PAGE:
2015 GSA Annual Meeting in Baltimore, Maryland, USA (1-4 November 2015)

Paper No. 165-4
Presentation Time: 2:40 PM


PLATT, Brian F., Department of Geology and Geological Engineering, University of Mississippi, 120A Carrier Hall, University, MS 38677, bfplatt@olemiss.edu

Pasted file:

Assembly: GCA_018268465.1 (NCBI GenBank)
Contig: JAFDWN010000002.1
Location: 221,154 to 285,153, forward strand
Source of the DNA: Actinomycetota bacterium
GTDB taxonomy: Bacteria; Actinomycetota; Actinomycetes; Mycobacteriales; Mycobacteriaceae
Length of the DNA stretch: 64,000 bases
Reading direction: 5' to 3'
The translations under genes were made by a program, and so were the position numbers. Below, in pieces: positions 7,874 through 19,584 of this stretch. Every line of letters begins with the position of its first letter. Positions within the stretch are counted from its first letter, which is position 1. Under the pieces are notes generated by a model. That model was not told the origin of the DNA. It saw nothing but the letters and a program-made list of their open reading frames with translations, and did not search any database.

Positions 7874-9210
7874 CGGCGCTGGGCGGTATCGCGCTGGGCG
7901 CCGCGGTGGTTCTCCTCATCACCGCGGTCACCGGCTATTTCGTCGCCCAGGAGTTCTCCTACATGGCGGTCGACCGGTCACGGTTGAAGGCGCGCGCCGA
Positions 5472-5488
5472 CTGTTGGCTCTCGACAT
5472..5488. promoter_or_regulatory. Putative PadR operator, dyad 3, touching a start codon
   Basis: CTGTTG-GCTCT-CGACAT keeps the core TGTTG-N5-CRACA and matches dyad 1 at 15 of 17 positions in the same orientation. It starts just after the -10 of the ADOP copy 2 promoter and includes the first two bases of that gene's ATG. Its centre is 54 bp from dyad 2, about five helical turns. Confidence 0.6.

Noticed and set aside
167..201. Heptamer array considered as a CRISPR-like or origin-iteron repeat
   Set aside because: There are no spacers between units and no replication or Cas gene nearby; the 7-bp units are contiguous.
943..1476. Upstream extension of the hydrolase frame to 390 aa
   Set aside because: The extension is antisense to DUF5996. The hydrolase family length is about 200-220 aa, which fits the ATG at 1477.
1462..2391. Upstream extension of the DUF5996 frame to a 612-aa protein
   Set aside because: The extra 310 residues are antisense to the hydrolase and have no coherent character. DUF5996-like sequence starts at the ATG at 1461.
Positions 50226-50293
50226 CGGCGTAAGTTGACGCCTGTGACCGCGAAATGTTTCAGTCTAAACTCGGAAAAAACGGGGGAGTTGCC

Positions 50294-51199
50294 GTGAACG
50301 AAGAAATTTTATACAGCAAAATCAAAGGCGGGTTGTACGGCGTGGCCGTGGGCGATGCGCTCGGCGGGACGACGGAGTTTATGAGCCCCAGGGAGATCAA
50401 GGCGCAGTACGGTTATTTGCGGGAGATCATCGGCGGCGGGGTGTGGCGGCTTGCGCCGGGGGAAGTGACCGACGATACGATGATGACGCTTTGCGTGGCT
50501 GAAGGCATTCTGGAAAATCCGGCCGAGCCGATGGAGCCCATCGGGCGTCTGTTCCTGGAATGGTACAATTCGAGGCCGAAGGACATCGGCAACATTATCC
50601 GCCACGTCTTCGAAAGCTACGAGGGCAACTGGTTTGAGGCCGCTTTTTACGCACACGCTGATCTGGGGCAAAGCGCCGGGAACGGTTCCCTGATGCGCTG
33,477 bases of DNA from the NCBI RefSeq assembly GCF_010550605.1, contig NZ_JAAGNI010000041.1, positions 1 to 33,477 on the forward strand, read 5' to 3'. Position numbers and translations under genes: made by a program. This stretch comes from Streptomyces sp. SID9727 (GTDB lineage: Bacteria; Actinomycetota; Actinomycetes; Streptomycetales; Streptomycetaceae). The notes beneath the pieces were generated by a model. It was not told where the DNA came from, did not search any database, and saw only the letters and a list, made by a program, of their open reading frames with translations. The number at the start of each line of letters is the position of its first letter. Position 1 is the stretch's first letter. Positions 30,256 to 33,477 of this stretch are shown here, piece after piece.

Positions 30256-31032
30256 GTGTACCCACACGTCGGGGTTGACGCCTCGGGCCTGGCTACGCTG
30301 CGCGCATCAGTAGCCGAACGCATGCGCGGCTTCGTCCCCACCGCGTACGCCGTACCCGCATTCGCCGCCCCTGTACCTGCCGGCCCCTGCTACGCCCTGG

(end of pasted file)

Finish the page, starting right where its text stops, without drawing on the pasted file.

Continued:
Digitization of modern traces and trace fossils allows quantification of volume, surface area, and a number of metrics that can be used for analyses of ichnotaxonomy, substrate consistency, and bioturbation rates. Multiple digitization methods are available at varying resolutions and costs. The purpose of this project is to compare two digitization methods: Autodesk 123D Catch, a free, photogrammetry-based application, and the NextEngine laser scanner, a costlier, but higher resolution method. The goal of this work is to investigate which methods are most appropriate for particular uses, weighing cost, model properties, and time requirements. Trace fossils and plaster casts of modern traces were digitized with both 123D Catch and the laser scanner. The laser scanner offers a greater amount of versatility in capture settings, but I chose to use relatively low capture resolutions in the interest of reducing scan times. Even at these low resolutions, the laser scanner produced files with average model resolutions about seven times greater than those captured by 123D Catch. Sizes of laser scanner files, however, are typically an order of magnitude greater than 123D Catch files. Volumes and surface areas of traces captured by both methods are typically in very close agreement, with the largest models having the greatest amount of variation; this is likely because small variations in cropping and mesh-filling are magnified in larger models. Capture and processing times vary based on the complexity of the object being digitized. Ultimately, both methods have pros and cons. Both are reliable for capturing volumes and surface areas so 123D Catch may be appropriate when no higher-resolution applications are needed—because the software is free, this method is highly accessible to the geoscience community. Measurements that rely on high fidelity of surface textures are better suited for the laser scanner.